Getting involved and participating in things that truly interest you not only helps to strengthen a resume, it also looks great to employers, and is regarded as excellent learning experience. Volunteering enables you to get your foot in that revolving door, not to mention helps in making invaluable contacts for the future.
Frank Smith, the national coordinator of NEADS (National Educational Association of Disabled Students) says that in addition to gaining experience for the future, engaging in extra-curricular activities and volunteer work is also linked to success and happiness. “I think the two go hand in hand. If students get involved in a society that caters to and allows them to pursue their interests, they’re going to be happier, feel more fulfilled, and ultimately it will help them deal with other everyday stresses,” said Smith.
Any kind of extra-curricular involvement while in school is the key to building an effective resume and getting a job upon graduation. Employers will often look at volunteering to be as valuable as real work experience. “If a person enjoys giving back to the community, and wants to work with or volunteer for community organizations whether they be disability groups, student groups or wanting to get involved in some sort of cause they believe in,” Smith said, “it shows a potential employer that they are dealing with a well rounded individual, who is willing to show initiative and broaden their experiences.”
A student in her fourth year at the University of Moncton, Natalie Fougere is studying psychology, communications and French. She is legally blind, but has spent much of her time volunteering at various places since she started high school, and sees it as a great way to gain skills and make connections.
“For a while I volunteered at a daycare and helped read children stories, which gave me the chance to be with kids, even though I knew that wasn’t exactly what I wanted to do,” she said. “The nice thing is that volunteering helps to grow confidence and skill sense for disabled people: we can do all kinds of different things in different fields.”
For two summers in a row, Fougere helped out at a volunteer center in Moncton, and assisted with different local organizations. “I really enjoyed volunteering with the blind sports association in Moncton,” Fougere said. “I did things like phoning people to let them know when meetings were going on, and other volunteer related things. I am also a member of the Canadian council for the blind.”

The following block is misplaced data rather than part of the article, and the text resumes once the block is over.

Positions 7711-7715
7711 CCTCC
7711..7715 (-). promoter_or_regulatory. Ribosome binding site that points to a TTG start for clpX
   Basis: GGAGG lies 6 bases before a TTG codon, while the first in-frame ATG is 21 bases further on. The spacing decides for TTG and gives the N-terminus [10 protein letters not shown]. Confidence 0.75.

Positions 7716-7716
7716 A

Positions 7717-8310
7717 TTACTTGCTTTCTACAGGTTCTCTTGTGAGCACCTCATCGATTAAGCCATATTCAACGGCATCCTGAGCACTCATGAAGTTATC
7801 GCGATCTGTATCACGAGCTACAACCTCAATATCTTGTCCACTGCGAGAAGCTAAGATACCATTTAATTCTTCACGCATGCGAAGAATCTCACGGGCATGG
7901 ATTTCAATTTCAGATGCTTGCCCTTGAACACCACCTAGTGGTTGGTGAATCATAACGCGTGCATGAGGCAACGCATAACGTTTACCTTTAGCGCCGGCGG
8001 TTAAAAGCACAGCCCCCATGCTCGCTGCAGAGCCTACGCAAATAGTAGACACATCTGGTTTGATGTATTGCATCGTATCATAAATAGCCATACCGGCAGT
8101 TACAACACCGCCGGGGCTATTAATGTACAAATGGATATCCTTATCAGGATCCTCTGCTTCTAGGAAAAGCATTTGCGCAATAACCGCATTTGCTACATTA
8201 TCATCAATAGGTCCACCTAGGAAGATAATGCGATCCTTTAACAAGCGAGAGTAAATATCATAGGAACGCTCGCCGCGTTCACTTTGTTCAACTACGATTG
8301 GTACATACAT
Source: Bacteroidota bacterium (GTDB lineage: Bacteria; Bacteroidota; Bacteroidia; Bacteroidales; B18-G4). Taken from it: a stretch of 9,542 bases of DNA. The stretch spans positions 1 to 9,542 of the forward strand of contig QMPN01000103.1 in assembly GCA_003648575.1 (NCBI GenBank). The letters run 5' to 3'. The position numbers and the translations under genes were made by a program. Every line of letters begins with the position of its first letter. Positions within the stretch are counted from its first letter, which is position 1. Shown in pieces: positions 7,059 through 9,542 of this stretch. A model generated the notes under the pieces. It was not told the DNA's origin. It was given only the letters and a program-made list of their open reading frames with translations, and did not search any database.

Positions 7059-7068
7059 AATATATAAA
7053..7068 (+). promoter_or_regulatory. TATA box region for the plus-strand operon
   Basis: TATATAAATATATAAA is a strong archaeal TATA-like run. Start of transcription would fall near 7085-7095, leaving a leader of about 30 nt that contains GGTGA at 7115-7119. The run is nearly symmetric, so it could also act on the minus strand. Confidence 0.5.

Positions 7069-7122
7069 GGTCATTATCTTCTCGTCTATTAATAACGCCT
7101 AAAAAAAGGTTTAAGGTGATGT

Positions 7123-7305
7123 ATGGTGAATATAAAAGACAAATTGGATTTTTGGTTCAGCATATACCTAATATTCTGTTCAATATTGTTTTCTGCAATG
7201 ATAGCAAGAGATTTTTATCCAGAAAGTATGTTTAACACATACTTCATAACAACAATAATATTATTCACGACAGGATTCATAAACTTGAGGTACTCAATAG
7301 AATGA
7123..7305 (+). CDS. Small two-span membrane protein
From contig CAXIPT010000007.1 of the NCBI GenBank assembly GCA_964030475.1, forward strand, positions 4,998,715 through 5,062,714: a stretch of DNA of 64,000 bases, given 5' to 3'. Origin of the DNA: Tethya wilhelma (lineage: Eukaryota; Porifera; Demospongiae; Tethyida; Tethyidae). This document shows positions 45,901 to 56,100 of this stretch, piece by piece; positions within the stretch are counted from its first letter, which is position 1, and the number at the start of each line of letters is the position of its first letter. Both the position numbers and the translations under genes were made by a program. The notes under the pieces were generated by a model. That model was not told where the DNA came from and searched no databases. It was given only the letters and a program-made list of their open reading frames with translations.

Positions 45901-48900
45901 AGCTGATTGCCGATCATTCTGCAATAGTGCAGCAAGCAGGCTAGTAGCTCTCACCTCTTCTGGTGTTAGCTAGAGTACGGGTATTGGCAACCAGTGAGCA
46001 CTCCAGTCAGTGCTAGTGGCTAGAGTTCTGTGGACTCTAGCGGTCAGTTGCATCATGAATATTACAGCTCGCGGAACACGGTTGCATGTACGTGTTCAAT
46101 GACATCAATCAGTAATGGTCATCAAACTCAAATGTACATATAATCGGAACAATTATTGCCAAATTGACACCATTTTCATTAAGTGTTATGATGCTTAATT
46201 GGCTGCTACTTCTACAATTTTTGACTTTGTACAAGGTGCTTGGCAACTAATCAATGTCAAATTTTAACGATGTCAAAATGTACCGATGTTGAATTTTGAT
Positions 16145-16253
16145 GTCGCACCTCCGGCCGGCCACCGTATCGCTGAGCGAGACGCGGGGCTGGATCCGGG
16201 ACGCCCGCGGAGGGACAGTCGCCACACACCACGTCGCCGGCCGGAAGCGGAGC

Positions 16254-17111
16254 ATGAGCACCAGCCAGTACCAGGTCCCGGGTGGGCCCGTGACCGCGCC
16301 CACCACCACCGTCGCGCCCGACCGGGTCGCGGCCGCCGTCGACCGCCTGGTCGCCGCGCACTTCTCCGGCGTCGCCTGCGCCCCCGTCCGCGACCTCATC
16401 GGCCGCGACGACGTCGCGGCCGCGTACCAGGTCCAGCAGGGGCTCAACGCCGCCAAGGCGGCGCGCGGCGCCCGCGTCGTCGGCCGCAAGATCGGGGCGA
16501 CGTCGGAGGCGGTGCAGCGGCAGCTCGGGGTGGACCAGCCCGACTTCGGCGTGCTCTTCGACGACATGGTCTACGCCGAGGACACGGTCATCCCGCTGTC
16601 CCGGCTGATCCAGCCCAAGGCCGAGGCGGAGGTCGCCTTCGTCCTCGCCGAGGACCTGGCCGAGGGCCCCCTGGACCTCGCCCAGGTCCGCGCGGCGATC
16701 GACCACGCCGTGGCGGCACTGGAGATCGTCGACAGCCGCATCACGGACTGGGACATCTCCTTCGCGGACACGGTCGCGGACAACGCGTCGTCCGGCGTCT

Fougere agrees with the correlation between volunteering and success and happiness, “because it helps to associate good values and well being. It also gives you the chance to explore options and figure out what you want to do,” she said.
Like Fougere, Mahadeo Sukhai is legally blind, but that small factor has never slowed him down. He obtained a PhD in medical bio-physics from the University of Toronto, was the past president of NEADS, and has volunteered for over ten years at various organizations. Sukhai gained project management skills from hands on volunteer work and community oriented activities with the International Associations of Lions Clubs.
“I got a lot out of my time with the Lions, and found it personally fulfilling,” he said. “I learned to chair meetings, take minutes, and do presentations – which definitely helped me for my future. I also gained some of my very closest friends.”
Sukhai firmly agrees that a variety of skills are important, and that volunteering is a great way to gain experience, not to mention a key way to distinguish yourself from others.
During graduate school, Sukhai found himself wanting to give back to his university community. “I wanted to be involved,” he said. “I did many things culminating in the year I served as the president of the graduate students union at the University of Toronto. I was the chief executive of organization that represented all 12,000-plus grad students at the university,” he said.
“Volunteering allows you to learn things that come in so remarkably handy,” said Sukhai. “No matter where you volunteer, you’ll obtain skills that will remain useful over the years from a personal, professional and character growth stand point.”
So go ahead, dive in and help out an organization or club that interests and means something to you. It might not pay monetarily, but it will definitely be worth the experience. jp